Books and supplies
Many colleges include the cost of books (not supplies) as a part of their COA, and thus it’s included in a financial aid package. If a college does not include books in the COA, they can be a significant extra expense. Call the college and ask them for an idea of what books will typically cost for a full-time student. They will give you a generic quote, and it’ll be a large number. Though it may not seem like it, colleges are always looking for ways to become more affordable – to cut back on the cost, and waste, of books, many have programs linked to on-line resources. Check out this post on better, cheaper ways to get textbooks to learn more.
Supplies are an entirely different matter. This can be a problem with students in certain specialties and in all sorts of performing arts programs that sometimes require lots of supplies. Find out before college not after you get there.
It’s very, very easy to spend money. Unfairly easy. A pizza here, a case of soda there, and the wad of cash you want to have on you headed into the weekend all add up very quickly. Generally, $1,500 to $3,000 will keep you safe for the year, so get a job in the summer, and even during long vacations to cover your expenses. You’ll complain about working while your friends are at the beach, sure, but having a comfortable balance in the bank is a huge plus when fall comes around and you head off to school. This is one of the few college expenses over which you have complete control, so use your good judgment on this one.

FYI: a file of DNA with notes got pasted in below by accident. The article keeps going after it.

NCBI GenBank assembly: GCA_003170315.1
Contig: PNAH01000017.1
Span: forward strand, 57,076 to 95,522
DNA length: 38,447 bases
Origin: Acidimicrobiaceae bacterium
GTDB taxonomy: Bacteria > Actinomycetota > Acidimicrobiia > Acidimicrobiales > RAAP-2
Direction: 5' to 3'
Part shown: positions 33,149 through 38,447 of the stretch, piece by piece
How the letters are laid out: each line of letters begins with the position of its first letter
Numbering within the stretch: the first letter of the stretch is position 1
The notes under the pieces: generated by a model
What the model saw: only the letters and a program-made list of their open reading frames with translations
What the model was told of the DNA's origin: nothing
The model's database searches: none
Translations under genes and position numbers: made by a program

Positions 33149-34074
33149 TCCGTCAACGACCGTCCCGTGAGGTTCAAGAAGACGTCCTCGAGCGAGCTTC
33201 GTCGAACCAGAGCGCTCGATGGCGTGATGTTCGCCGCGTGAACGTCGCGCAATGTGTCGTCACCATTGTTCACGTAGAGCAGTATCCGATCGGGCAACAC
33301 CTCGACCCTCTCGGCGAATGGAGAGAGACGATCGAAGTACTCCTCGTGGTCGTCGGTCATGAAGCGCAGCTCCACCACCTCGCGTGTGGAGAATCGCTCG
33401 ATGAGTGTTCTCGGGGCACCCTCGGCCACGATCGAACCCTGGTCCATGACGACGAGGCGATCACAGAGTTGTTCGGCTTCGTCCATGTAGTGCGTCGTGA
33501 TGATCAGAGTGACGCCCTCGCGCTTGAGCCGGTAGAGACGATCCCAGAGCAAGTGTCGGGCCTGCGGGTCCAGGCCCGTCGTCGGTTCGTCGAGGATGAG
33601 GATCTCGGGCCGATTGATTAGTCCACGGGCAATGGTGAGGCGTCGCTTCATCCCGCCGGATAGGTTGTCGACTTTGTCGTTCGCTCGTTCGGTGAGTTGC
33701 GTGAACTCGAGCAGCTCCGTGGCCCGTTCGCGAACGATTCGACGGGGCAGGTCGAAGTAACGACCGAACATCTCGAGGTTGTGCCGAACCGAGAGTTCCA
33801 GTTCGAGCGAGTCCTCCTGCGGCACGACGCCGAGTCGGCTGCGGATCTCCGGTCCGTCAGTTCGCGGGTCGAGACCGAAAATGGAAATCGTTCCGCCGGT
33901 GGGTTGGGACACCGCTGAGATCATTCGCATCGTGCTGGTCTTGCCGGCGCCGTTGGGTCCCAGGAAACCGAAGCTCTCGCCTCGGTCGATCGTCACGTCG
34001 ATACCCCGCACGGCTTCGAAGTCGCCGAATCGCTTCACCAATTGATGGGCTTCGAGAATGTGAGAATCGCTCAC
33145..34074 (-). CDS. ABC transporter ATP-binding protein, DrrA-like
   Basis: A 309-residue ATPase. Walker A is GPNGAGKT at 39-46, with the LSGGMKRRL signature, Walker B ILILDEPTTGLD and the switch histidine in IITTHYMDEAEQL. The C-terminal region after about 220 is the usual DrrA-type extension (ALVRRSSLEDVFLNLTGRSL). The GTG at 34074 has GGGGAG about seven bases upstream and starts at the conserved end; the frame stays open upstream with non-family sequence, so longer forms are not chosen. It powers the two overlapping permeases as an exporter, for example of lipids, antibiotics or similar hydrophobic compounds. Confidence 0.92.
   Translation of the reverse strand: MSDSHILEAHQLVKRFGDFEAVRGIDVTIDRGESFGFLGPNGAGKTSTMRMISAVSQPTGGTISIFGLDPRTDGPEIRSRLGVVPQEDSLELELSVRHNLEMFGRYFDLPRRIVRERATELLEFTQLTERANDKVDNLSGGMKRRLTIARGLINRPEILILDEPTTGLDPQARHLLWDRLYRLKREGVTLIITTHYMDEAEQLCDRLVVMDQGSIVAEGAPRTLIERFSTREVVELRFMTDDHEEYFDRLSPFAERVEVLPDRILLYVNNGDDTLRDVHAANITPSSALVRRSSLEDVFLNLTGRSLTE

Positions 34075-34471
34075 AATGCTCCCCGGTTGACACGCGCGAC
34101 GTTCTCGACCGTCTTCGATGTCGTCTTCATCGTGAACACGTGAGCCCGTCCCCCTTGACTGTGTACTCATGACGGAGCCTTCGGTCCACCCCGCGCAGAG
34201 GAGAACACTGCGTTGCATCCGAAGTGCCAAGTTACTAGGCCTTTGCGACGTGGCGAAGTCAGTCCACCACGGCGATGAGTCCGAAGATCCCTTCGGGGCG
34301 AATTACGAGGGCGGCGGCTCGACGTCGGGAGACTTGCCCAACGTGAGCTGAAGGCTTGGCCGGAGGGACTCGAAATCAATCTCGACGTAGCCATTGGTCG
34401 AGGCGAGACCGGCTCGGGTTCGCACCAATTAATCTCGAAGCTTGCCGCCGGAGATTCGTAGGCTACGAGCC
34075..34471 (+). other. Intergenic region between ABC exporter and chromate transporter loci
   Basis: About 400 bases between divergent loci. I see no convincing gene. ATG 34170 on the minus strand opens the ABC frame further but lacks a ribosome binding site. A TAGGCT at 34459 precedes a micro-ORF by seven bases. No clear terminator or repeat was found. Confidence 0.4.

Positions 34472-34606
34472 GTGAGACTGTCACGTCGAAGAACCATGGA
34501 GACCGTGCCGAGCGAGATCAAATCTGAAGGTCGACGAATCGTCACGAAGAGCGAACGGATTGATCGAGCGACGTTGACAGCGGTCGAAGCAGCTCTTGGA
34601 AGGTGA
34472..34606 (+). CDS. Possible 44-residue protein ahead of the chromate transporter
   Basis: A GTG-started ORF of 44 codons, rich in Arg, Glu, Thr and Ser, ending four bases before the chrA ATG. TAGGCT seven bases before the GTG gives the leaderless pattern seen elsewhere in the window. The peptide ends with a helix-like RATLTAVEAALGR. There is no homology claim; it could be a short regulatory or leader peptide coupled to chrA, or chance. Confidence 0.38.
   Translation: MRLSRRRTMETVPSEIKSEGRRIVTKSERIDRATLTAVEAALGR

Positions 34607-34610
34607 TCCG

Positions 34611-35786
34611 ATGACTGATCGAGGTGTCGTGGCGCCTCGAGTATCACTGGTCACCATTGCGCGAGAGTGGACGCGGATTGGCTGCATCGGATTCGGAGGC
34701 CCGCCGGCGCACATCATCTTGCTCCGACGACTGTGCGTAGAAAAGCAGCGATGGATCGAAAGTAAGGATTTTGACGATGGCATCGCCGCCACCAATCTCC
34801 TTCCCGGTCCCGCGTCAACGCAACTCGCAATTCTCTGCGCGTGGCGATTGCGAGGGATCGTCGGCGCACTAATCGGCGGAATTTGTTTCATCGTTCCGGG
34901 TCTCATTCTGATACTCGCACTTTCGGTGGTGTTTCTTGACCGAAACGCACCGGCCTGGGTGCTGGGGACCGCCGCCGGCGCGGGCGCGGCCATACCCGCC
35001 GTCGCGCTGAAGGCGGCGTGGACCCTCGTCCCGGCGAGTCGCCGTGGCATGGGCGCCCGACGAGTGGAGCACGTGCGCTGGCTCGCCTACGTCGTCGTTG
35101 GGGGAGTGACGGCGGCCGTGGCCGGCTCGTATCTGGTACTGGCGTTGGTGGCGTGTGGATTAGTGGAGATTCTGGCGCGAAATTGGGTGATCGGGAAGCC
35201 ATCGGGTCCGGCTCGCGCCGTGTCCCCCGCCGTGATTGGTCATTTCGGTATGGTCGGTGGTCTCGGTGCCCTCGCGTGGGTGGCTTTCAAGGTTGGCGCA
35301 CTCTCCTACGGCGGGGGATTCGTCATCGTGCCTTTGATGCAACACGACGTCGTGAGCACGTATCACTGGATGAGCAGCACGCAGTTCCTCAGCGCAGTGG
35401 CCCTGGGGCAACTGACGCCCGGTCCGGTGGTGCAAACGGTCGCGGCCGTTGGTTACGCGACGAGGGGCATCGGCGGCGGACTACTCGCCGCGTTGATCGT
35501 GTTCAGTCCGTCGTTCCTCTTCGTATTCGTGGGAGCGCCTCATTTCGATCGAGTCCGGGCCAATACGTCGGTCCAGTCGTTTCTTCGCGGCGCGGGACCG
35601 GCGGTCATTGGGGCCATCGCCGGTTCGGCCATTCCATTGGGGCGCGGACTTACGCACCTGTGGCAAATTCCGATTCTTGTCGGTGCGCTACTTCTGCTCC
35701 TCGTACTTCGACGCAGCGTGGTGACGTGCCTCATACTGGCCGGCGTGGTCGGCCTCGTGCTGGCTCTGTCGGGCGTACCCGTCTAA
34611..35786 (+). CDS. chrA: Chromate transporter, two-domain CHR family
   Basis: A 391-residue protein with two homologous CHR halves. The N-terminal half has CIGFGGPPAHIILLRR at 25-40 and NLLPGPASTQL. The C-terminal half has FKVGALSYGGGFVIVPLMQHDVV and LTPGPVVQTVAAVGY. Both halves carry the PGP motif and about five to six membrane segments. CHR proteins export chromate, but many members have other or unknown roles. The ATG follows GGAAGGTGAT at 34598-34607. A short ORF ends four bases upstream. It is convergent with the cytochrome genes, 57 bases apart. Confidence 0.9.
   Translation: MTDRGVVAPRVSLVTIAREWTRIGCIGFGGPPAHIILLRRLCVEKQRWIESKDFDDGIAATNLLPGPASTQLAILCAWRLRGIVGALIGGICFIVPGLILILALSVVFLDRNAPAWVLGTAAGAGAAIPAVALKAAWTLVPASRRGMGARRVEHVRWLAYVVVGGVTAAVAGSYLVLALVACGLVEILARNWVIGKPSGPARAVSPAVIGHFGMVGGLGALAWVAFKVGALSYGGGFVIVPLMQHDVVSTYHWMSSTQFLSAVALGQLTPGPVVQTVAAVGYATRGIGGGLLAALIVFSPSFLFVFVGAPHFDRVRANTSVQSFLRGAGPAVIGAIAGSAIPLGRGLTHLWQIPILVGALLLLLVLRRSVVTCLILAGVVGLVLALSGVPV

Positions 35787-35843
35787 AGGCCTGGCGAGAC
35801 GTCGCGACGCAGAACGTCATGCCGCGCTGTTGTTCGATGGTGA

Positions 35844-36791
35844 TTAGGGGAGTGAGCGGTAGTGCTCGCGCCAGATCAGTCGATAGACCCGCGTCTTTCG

When you go out to eat, always split the bill or have each person pay for what they ordered. Ordering water instead of a Coke can save you as much as $3.50 per meal – it adds up. When money meets alcohol, or any other substance, you have to be very careful. Obviously, that’s all illegal, but we won’t pretend to be ignorant of the college experience. If it’s your style, partying can be fun,but going out Thursday, Friday, and Saturday night every week will take its toll on your wallet, among other things. With your newfound college freedom comes a larger responsibility for your own actions: learning how to budget personal expenses is one of those responsibilities.